Advocates for special needs students are calling on the B.C. government to ban so-called "isolation rooms," where they say children deemed unruly are being restrained.

A report issued by Inclusion B.C. and the Family Support Institute says more and more families have told them their children are being secluded at school, sometimes in no more than a closet.

The report, "Stop Hurting Kids: Restraint and Seclusion in B.C. Schools," reveals the results of an online survey, which yielded 200 examples of children being left alone in everything from windowless offices, to padded rooms to a gym equipment closet.

Adrianne Wicks says her daughter Savannah, who suffers from seizures and is mildly autistic, spent most of Grade 2 in her Victoria elementary school alone.

"The teacher held a vote in the classroom, and she was in essence, voted out of her class … and the teacher then grabbed her by the arm and dragged her across to the resource room," said Wicks.

'Emotional trauma'

Inclusion BC's Executive Director Faith Bodnar says sometimes the children are isolated for hours at a time.

"Most of the students who were restrained were five to 10 years old, just starting out in the school system," said Bodnar.

"Restraint and seclusion have long-term emotional effects on children and youth, their families and communities where they live; over 75 per cent of the students in our survey suffered emotional trauma.”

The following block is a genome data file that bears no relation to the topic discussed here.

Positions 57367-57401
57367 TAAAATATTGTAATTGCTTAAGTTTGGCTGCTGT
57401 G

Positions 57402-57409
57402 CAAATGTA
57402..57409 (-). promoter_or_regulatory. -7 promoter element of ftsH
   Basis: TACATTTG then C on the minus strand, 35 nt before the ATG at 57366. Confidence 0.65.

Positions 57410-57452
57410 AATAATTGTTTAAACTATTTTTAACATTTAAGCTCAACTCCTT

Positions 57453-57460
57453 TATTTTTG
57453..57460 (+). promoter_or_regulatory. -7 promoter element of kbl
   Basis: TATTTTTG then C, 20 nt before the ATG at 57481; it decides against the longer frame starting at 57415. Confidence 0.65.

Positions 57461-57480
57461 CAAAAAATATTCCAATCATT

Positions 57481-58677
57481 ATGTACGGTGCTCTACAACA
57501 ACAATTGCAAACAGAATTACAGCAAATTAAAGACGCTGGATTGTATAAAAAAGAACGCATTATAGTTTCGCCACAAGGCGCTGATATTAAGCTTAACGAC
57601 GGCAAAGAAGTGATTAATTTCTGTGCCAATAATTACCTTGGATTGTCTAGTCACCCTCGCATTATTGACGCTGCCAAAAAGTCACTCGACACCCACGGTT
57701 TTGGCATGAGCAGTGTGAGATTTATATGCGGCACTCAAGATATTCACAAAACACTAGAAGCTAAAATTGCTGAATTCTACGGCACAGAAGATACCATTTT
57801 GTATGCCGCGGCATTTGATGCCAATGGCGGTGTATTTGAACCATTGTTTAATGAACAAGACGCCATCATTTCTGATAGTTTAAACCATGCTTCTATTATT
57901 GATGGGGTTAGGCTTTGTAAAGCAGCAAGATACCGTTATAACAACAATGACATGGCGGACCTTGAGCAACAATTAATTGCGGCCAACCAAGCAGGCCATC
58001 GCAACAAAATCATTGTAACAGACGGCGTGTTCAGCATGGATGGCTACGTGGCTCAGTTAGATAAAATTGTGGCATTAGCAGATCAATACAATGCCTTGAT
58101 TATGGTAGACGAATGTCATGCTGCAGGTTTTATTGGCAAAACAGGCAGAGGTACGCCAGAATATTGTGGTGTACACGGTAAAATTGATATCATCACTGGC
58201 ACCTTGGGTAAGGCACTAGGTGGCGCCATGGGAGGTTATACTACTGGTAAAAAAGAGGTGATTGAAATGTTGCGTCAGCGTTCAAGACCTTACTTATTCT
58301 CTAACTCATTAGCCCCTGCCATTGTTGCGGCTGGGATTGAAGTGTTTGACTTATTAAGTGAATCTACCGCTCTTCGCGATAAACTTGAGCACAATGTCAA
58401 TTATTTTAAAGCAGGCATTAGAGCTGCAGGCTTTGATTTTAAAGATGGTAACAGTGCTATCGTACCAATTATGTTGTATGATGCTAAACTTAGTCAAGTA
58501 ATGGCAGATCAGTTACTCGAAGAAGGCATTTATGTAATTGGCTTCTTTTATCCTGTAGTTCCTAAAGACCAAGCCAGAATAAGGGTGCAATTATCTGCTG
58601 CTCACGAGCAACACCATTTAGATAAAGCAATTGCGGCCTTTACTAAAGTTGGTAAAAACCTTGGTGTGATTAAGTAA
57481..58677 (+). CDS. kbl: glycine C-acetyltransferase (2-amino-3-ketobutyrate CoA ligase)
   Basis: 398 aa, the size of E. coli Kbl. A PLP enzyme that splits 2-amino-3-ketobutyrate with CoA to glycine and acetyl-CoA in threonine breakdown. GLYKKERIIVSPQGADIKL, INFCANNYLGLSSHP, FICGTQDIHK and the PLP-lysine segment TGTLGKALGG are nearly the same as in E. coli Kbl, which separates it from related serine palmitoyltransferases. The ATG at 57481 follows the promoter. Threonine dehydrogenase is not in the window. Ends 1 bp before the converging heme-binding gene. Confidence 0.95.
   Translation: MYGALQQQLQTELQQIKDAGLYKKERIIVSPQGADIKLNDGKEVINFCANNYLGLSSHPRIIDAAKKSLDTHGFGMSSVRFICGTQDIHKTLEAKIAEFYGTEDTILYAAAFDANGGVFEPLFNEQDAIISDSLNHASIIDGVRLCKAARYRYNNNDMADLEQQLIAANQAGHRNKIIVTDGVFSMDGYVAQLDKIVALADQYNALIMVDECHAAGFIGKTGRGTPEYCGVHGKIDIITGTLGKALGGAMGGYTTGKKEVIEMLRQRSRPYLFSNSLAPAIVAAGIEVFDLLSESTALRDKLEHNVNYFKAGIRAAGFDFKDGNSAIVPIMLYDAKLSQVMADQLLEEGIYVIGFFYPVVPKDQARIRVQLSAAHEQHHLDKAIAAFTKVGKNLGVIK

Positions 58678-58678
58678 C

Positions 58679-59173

Bodnar says one of the most concerning figures in this survey is that 72 per cent of parents learned about restraint or seclusion from someone other than the school.

“This points to the fact that our survey is revealing only the tip of the iceberg in terms of restraint and seclusion in our schools. Clearly, this is about a systemic, fundamental problem, not an isolated event.

"We're really, really troubled and concerned that children are not safe in school, particularly that children with special needs are not safe in schools in our province."

Bodnar is calling on the provincial government to ban the isolation rooms.

B.C. Education Minister Peter Fassbender says he's concerned by reports that some children with special needs have been locked away at school for hours, and says he will initiate a discussion about policies and practices.

“We’re going to have that discussion about what some of the issues might be, what some of the protocols are that should be looked at. What we need to do is make a very well-thought-out decision if we do make any changes in light of that.”

Read the report online